• The infrastructure sucks in general. Bangalore is a city of 13 million people and a global tech hub. It has no expressways and to get around, you have to wade through city traffic on chaotic streets with pedestrians and sleeping dogs. Water pressure is inconsistent and you can’t drink the water. The electrical grind is unreliable. All this makes me wonder why Bangalore is a global IT hub instead of Budapest. When I was in Budapest in 2000, it still has some of the trappings of its dreary communist past, but all of the above worked. The communists built dreary cities, but they also had an obsession with infrastructure; everything worked in their dreary cities. Budapest was also dirt cheap, at least at the time.
  • The power just kicked on for about three seconds and died again.
  • Grinding poverty. Take the worst neighborhood in Camden, multiply that by ten and then smear it all over the countryside. The strangest is the gated communities; Prestige Ozone, Palm Meadows and Prestige Langleogh could all be condo communities in Orlando. RIGHT outside the wall, people are living in shanty shacks. 

The power is back on, so I’ll post this now.  Today we’re off to visit the school that the kids will be in.


The flight from Frankfurt to Bangalore was a direct one and uneventful, if a bit longish at 9 hours. I took us directly over Tehran and I naturally chose that time to drink a glass of wine 😛

We landed at the old airport. It seemed a bit of a run down institutional building and reminded me of the Port Authority bus terminal in Manhattan, or even more so the army bases of my childhood. I’ll call its architecture “Old US Army Base Rec Center”! My visa says “Wife holds employment Visa” and I thought there was going to be some drama when the immigration officer asked me “Where do you work sir?”. I answered (truthfully) “SAP” and he seemed satisfied. I work for SAP AG in Germany, not SAP Labs in India and hence that is not on my visa. I thought this was going to bring me into a long explanation. I now rather suspect that he assumed there was a typo on my visa in that it indicated that only my wife worked. To be honest, I’m not sure, but my longtime rule is NEVER give immigration officials and cops more info more info than they explicitly ask for.

My first impression of the city, after midnight only – so it was a limited impression – was busy, busy, busy, dirty, run down and did I mention busy? In from of the airport terminal, it already seemed chaotic. Today, we venture out in the daylight. I’m taking my camera.


Dani and I have been watching documentaries and movies about India. The list so far has been eight hours worth of BBC documentaries and Outsourced. Last night we watched the early 80’s version of Ghandhi. I really don’t have the words for it, but that man really is one of the giants of history. To struggle against a great injustice, yet not get inflamed by small injustices to the point of losing your head and turning violent; to stoically suffer until your opponent feels the shame of what they have done is amazing. It requires an almost inhuman willpower. Given its history and the kinds of rulers that it has had over the millennia – Asoka, the Murghals, etc. – if any country produced such a leader and the people willing to follow such a leader and remain disciplined, it would be India.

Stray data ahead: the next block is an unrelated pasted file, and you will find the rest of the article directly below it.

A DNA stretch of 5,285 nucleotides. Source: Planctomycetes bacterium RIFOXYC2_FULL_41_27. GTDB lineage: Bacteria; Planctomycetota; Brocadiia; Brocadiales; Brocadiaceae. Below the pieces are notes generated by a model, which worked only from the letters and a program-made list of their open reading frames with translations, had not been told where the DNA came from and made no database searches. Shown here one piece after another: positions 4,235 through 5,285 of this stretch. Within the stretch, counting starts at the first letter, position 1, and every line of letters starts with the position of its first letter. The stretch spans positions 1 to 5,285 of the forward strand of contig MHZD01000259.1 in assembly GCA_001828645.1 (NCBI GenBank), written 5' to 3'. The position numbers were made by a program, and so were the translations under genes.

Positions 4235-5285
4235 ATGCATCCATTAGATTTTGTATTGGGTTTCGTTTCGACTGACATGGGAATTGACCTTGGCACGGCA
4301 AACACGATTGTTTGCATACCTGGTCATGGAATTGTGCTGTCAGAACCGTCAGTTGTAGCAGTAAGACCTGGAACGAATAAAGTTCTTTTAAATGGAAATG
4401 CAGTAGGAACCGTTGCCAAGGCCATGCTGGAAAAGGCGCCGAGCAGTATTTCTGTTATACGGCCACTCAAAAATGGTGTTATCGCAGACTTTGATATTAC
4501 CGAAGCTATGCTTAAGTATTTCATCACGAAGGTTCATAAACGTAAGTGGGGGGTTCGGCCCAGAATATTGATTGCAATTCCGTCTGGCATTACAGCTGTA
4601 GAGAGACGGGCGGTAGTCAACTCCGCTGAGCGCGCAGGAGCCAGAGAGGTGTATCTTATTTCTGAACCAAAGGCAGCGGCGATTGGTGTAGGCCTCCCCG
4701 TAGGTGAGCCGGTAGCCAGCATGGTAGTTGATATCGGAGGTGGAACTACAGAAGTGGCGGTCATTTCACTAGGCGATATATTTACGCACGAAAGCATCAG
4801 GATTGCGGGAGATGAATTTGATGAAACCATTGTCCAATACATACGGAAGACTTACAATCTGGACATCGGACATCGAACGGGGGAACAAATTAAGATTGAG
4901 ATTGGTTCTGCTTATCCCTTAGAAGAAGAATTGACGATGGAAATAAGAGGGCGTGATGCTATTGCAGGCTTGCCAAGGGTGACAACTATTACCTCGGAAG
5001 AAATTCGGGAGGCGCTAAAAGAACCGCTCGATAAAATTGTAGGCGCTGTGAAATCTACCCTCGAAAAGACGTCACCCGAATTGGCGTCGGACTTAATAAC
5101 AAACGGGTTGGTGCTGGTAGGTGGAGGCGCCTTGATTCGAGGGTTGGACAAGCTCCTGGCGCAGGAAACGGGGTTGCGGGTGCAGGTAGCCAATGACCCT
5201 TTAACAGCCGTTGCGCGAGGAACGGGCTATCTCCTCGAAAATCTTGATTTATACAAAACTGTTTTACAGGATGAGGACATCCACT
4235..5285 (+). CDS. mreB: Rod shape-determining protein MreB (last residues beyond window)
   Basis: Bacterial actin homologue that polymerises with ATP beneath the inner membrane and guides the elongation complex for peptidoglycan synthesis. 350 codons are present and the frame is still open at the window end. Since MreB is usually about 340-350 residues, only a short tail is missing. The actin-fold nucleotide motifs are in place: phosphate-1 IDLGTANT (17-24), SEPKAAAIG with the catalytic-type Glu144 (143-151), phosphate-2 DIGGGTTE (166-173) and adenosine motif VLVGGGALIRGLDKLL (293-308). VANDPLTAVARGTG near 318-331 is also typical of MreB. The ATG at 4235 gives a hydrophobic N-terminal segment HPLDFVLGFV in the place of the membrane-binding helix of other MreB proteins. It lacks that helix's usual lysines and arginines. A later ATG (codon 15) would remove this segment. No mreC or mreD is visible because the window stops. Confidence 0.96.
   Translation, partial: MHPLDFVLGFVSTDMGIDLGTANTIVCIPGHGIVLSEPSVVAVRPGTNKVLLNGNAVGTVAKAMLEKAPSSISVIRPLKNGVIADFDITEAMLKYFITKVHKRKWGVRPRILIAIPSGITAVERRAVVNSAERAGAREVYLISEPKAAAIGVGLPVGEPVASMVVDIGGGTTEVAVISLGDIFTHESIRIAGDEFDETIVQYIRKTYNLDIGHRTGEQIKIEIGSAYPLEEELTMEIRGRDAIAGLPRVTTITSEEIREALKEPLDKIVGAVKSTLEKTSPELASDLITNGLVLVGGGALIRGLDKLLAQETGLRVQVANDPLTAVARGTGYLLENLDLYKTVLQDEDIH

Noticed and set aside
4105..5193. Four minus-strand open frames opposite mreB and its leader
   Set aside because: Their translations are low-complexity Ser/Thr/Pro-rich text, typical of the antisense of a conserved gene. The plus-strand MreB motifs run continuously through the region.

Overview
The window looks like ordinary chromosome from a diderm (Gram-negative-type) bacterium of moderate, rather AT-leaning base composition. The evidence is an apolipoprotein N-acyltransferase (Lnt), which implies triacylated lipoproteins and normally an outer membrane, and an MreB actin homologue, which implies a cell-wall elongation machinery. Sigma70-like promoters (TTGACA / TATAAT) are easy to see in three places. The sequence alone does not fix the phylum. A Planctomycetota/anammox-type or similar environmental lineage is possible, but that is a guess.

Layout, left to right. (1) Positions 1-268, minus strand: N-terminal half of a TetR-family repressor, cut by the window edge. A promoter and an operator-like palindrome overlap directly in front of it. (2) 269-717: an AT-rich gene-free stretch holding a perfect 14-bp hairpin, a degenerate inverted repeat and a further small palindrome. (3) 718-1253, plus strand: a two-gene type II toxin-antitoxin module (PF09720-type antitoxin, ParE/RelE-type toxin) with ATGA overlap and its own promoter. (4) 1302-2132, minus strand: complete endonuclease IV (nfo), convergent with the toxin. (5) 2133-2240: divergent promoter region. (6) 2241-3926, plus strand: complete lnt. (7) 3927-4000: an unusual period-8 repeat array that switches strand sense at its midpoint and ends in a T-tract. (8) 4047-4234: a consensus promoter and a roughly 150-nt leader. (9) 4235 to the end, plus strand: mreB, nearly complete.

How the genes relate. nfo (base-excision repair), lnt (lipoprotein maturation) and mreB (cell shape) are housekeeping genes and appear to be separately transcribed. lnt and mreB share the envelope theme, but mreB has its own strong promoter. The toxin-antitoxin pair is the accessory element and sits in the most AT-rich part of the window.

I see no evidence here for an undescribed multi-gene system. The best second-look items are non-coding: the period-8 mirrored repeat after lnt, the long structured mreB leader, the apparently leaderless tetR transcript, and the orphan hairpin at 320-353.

But still… it is simply amazing.

Catch 22

We have an interesting problem. Our employer has contracted with a moving company to ship some of our household goods to India for us. Our weight limit is about 400kg (1000 lb). We will mostly be shipping clothes, children’s’ toys and my PC.




But… India seems to have an interesting bureaucracy. We can’t actually ship our stuff from Germany to India until we have registered our presence there. It is not enough to have the visa, so we can’t pre-ship and have our stuff in transit while we are in transit. First we have to acquire lots of stamps and signatures. Only then are we allowed to ship our household items and we have a 15 day window to get it to India. This means that our thousand pounds of stuff has to go by air, rather than ship if it is going to reliably arrive during this window. I don’t think the lawmakers who came up with this regulation care about either the environment or sparing people needless costs. I’m not paying the bill, but it does seem silly to have to burn ten tons of jet fuel to get a vanload of household items to India.

Bombay Baby!

So it looks like I’ll be taking a business trip to Mumbai (Bombay) in early June to meet with some customers for a project that I have been working on. This means that I’ll need my suit. Dani’s boss is going there next week and I’ll try to get him to preposition it for me. 😛


And I figured out how much the temporary housing is costing our employer. They are renting a condo for 5000 rupees per day. This is about $150 a day in a country with a per capita GDP of $1000 and where the average tech worker makes ¼ of what their US counterpart makes. I’m sure it is a nice condo, but jeez! Bangalore has Manhattan real estate prices on Mississippi delta incomes. And you thought the US had a real estate bubble.